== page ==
Blog Post: Librem 5 Evergreen Update: Mold and Milestones

Similar to your computer there are things which can wake the system from suspend. They can be network activity, WOL packages, timers, or clicking on a mouse or keyboard.

Suspend to RAM is low hanging fruit that would allow the L5 to go a full day or longer. My needs for what could wake the L5 from suspend are very limited. Only incoming calls or text messages. Everything else (emails, chat, etc.) can all wait until I wake the phone again. This is probably the difficult part. Getting the phone to resume fast enough to handle the incoming call, etc.

However with this working the development team doesn’t need to nickle and dime every bit of power savings into the phone. It gives the development team time to focus on other things, like the camera, for example.

With suspend to RAM we have the ultimate high breed of the mobile world. It is basically a tablet laptop with cellular functionality and smartphone format.


I totally agree, great idea

Ok, I understand better your need.
I hope that power management progress will be enough to have a use more closed to traditional smartphone.
Today I use more chat app like Matrix than SMS, and suspend to RAM will not be useful in this use-case.

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given the doubts that exist, could Kyle be more specific and descriptive? that is, are all buyers of the Librem5 in the crowfunding campaign covered by the November shipment?

I agree - I also moved from calling and texting to calls and chat via matrix. But as @2disbetter mentioned wakeonlan packages… maybe it would be possible to let the matrix home server also send packages and let the librem 5 wake up upon them to show an incoming call?

Having the librem 5 not wake up on such events would in my opinion contradict the “IP-Native Communication First” selling point.


While we intend to scale up our shipping/fulfillment team to meet the surge of pre-ordered phones, I can’t commit to how fast that team will be able to process orders at this point. I also imagine if it’s like past experiences with, for instance, the devkit, things will start out a bit slower and then accelerate as tasks become second nature and we continue to find better efficiencies in our process.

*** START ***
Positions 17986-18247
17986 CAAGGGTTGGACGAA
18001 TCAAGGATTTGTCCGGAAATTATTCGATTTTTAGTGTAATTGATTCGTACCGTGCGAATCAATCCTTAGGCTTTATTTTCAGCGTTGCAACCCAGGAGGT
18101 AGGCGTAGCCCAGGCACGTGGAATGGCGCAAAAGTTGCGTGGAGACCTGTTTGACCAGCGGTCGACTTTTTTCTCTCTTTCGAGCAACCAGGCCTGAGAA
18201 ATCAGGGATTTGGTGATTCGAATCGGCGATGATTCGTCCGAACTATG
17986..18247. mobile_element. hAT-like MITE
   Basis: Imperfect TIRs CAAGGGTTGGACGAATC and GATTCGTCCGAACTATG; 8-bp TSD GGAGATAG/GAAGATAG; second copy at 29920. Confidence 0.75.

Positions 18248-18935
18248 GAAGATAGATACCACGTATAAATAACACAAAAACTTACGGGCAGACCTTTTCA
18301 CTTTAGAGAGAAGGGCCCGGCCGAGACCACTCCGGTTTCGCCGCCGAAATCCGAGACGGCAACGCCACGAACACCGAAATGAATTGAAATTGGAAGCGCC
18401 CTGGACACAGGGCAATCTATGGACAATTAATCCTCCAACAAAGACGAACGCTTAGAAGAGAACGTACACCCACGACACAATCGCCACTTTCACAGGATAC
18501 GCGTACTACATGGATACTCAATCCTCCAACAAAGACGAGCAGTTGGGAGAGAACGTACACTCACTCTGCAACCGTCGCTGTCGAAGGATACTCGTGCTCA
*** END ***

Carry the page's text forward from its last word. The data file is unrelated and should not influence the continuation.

For instance, I helped with the devkit shipment. At first it took me quite some time to connect those incredibly tiny and delicate WiFi antennas. About 50 antennas in I got really good at it and by the end I was incredibly fast at it.


With respect to power management, we have been prioritizing runtime power management over suspend right now because we want you to be able to use the phone for a long time. Having a phone last in your pocket all day is nice, but is less valuable if you can only actually use the phone for a couple hours. A lot of phones out there have nice idle times but don’t last all that long if you are actually using them. My laptop can be suspended for days, but I’d be upset if it only lasted for 4 hours when I was using it.

We know that suspend will come and when it does it will help with in-the-pocket idle time, but there are still a lot of “low hanging fruit” with respect to active power consumption we are focusing on first because in the end it will be more valuable for all use cases.


Indeed, and even just turning the screen off with good idle power management will allow it to last a decent amount longer.

Absolutely. If there is plenty of low hanging fruit to pick, go for it all. I don’t mean to say that suspend to RAM is more important than usage time.

Heck if I can get full day usage without any kind of traditional suspend scenario, that would be even better! Still being able to suspend or hibernate my phone will just be cool.